By DINA ARÉVALO
Port Isabel-South Padre Press
If you’ve been outside during the daytime at all this past week, then you’ll have realized we are well and truly into the dog days of summer. There’s only one word one can use to describe the weather: hot.
Actually, I can think of a few others: sweltering, scorching, brutal, hellish, relentless, unpleasant and humid. We’ve seen record temperatures all across the Rio Grande Valley, and even here along the coast, where things tend to stay a few degrees cooler thanks to that gulf breeze, heat indices have risen into the triple digits. Even if the mercury says it’s only in the upper 80s or lower 90s in Port Isabel or on South Padre Island, it feels a lot more like 100-105 degrees.
Like I said, it’s hot. Very hot.
Even once the sun goes down, the heat lingers, the air simmering like a wet blanket pulled out of the dryer too soon.
And making things worse has been the Saharan dust that’s blown across the Atlantic and settled over our skies over the past couple of weeks. I was out at the beach at dawn last week and the dust was so thick, especially along the horizon, that the rising sun was nothing more than a dull yellow-grey disc floating above the waves. Instead of rays of golden light glittering off the wave caps like millions of sparkling sequins, the early morning light was feeble and wan, the waves crashing ashore almost looked brown in the muddy light.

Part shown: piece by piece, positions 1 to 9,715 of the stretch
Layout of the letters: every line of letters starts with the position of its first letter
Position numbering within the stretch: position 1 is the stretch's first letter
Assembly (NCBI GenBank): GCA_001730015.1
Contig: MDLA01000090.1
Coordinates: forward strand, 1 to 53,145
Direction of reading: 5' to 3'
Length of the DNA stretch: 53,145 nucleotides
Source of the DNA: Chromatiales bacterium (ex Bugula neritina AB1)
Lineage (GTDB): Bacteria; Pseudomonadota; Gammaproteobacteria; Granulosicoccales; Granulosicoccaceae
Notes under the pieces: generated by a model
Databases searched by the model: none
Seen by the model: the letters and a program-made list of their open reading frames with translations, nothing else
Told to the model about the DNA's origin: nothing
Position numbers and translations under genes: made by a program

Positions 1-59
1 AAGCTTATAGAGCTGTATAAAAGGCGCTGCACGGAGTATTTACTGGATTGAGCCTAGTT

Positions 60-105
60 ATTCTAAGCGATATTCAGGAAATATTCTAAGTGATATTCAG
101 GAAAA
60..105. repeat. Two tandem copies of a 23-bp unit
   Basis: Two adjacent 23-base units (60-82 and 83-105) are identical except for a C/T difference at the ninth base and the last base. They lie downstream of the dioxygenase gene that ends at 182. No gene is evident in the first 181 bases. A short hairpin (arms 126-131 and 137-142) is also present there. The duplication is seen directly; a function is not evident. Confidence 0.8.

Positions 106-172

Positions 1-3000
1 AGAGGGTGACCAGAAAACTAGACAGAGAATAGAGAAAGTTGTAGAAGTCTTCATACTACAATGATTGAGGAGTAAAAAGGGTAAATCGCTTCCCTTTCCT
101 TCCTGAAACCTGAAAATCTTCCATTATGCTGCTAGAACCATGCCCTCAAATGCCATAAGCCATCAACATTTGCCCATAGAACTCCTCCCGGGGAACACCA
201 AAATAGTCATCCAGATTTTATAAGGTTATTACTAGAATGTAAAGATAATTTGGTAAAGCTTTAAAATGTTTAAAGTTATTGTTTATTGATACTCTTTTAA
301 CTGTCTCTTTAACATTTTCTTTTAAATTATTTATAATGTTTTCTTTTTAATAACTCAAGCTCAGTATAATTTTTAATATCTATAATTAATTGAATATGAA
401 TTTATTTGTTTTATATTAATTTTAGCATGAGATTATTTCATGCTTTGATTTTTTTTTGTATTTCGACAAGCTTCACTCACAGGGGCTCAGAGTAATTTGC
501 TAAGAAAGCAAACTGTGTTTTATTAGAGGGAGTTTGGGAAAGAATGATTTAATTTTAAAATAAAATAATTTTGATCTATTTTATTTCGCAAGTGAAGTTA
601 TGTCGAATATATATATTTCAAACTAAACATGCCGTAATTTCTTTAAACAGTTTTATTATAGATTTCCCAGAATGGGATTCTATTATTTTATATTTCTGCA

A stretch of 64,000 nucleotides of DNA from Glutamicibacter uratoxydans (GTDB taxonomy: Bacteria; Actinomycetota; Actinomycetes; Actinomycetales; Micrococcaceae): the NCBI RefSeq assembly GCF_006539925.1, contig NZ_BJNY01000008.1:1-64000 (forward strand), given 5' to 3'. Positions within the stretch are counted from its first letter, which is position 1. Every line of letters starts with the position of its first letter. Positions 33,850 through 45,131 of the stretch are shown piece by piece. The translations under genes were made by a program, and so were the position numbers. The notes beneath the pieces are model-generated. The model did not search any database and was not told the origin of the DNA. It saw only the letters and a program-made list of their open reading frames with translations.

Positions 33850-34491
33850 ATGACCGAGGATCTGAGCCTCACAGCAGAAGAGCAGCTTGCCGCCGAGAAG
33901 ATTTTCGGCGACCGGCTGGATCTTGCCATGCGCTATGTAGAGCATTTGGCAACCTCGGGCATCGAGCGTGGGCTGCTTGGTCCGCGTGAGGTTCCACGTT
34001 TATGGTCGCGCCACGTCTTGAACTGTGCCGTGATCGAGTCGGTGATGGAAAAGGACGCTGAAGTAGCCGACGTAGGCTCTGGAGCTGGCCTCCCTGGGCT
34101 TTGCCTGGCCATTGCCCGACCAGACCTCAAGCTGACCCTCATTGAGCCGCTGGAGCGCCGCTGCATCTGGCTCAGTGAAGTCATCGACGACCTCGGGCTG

I’m not sure how much longer this heat will last, but I hope things cool down soon. Meanwhile, it’ll be the dog days of summer — or La Canicula as many folks here in the Valley refer to it — for a couple more weeks yet.
Most everyone knows that the dog days of summer is that period of time in late summer when the days seem to be the hottest, but what people may not be aware of is that this time period has little to do with man’s best friend.
According to The Farmer’s Almanac, the dog days weren’t named for our favorite four-legged companions, they were actually named after the stars. It’s during the dog days that the star Sirius and the constellation Canus Major rise above the horizon at the same time as the sun. For the United States, that means that this year’s “dog days” run from about July 3 – Aug. 11.
Ancient Egyptians noticed that the Nile River’s annual floods tended to take place around this time of year. Meanwhile, the Romans believed that Sirius — rising and setting at the same time as the sun during this time of the year — lent its heat to the sun, which was why the dog days were so hot.
Even though I know there isn’t a grain of truth to that second theory, it’s easy to see why the Romans thought so. Because, in case I haven’t mentioned it enough times already: it’s hot.
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